On the scene
Dan Cohen, a producer for Fox News and also an emergency medical technician, raced to the World Trade Center disaster to treat victims, rather than report the news. The collapsing buildings, he said, forced the EMT units to flee the scene, leaving behind equipment and ambulances that would be buried in debris.
As the afternoon wore on, Cohen moved north to Chelsea Piers, where an emergency treatment center was erected on an old Law & Order
set. Hundreds of medical personnel awaited the arrival of hundreds of casualties. They never came. "At 7 p.m.," he said, "there were over 600 doctors and paramedics and still no patients."—Allison Romano
Tom Werner, partner at Carsey-Werner-Mandabach, was originally booked to fly on American Airlines Flight 11. But a change in plans kept him off the doomed flight. Werner was in Boston for a meeting to discuss his interest in buying the Boston Red Sox, but the meeting was moved to a New York location. He drove to Los Angeles from Kansas, where his plane from New York had been diverted.
Some media executives got closer than CNN to the attacks. Comcast chief Brian Roberts and Liberty Media Chairman John Malone were attending a meeting of the Bank of New York on the 49th floor of 1 Wall Street, just six blocks from the World Trade Center. Together, they watched the second plane plow into the tower. The meeting ended immediately, and the executives left. Afterward, Malone and Roberts started walking to midtown Manhattan. Roberts eventually flagged down a cab already crowded with refugees and piled in.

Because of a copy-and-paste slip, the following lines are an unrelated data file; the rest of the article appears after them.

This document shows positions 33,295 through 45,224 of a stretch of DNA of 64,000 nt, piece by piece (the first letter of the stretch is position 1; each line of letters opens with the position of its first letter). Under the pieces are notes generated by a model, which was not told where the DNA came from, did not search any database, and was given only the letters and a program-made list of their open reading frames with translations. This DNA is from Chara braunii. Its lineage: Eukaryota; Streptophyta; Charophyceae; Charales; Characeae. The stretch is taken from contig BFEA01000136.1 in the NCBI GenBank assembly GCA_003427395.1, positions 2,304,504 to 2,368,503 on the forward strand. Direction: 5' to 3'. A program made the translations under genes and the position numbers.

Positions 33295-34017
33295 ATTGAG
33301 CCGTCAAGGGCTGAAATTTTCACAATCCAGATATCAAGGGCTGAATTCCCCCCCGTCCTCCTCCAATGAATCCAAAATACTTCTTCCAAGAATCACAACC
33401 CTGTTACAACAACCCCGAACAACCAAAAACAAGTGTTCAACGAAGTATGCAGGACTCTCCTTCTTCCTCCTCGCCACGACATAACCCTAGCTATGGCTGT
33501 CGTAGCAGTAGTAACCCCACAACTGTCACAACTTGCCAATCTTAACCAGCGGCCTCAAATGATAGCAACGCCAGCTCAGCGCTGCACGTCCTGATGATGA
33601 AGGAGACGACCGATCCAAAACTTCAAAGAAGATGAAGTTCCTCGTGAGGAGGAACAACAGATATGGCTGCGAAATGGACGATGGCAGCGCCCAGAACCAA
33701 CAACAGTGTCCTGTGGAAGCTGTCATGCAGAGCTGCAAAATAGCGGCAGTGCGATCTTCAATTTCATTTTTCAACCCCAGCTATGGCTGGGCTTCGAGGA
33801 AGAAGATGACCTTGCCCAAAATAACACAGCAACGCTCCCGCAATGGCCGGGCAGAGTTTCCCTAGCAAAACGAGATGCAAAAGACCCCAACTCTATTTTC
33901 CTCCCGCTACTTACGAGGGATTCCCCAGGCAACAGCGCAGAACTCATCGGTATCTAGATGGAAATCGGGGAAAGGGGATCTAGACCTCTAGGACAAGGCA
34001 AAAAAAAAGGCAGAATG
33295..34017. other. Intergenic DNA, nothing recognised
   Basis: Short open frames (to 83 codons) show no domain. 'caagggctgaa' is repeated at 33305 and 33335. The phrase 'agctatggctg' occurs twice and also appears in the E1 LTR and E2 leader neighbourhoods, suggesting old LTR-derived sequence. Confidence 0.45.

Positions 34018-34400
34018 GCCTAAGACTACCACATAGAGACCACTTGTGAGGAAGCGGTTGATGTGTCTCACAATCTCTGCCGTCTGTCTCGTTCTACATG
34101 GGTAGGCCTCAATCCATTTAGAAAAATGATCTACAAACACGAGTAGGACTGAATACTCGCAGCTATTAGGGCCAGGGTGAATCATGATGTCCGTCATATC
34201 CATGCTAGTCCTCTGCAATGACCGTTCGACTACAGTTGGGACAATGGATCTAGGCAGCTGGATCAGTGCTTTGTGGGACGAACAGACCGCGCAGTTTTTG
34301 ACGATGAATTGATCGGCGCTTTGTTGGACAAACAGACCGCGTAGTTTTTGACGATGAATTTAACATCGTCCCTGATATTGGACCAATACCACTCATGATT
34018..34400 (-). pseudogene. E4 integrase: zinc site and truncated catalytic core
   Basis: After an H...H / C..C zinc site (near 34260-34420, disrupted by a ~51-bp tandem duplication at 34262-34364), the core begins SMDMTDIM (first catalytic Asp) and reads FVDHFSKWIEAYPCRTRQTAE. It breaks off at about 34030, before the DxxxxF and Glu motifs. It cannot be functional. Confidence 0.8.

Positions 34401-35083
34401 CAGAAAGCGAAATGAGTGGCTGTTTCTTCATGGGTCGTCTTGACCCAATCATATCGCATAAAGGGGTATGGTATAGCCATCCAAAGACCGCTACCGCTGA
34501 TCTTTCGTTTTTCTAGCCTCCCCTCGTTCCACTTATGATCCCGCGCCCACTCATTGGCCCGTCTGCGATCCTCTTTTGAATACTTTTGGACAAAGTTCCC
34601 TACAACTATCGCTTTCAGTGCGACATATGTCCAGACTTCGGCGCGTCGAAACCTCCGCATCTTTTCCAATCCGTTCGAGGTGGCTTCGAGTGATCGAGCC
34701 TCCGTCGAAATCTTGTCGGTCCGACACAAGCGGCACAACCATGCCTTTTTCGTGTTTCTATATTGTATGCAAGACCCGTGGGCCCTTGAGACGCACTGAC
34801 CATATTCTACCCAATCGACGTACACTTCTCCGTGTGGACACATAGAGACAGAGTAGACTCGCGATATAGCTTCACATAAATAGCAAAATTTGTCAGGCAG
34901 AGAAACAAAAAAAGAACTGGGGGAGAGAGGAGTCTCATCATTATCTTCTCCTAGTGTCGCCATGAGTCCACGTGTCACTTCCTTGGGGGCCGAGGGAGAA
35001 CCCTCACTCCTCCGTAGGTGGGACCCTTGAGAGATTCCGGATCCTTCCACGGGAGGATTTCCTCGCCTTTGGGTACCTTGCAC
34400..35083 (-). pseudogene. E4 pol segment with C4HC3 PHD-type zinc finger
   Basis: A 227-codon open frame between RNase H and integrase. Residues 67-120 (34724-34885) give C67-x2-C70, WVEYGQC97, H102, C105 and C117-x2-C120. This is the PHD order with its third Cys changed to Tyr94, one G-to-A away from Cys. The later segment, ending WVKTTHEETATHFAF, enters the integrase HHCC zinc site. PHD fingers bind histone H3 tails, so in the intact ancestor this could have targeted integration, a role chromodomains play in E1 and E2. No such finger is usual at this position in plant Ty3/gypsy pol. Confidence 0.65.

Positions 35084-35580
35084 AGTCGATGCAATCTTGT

Torie Clarke, assistant secretary of public affairs at the Pentagon and former spokeswoman for the National Cable & Telecommunications Association, was in the Pentagon when the plane hit but was not in the affected section and escaped harm. She later appeared on television introducing briefings. Clarke said Defense Secretary Donald Rumsfeld and other top military personnel stayed at the Pentagon all day on Tuesday, even though they periodically would have to change locations to avoid the smoke.—Paige Albiniak
M. Corey Goldman, a reporter for ABCNews.com, says the collapse of Tower 2 was first a rumble, then a roar.
"Sheer panic broke out as the building came down, with throngs of people screaming and running past him up Broadway," he recalls. "I made my way to a diner to call my newsroom. People had their hands over the mouths, their foreheads. Some were hugging, others sat in shock. Still others sobbed."
Then, as he searched for the words to give the newsdesk, Tower 1 came crashing down.
"The sound was even more bone-chilling the second time," he says.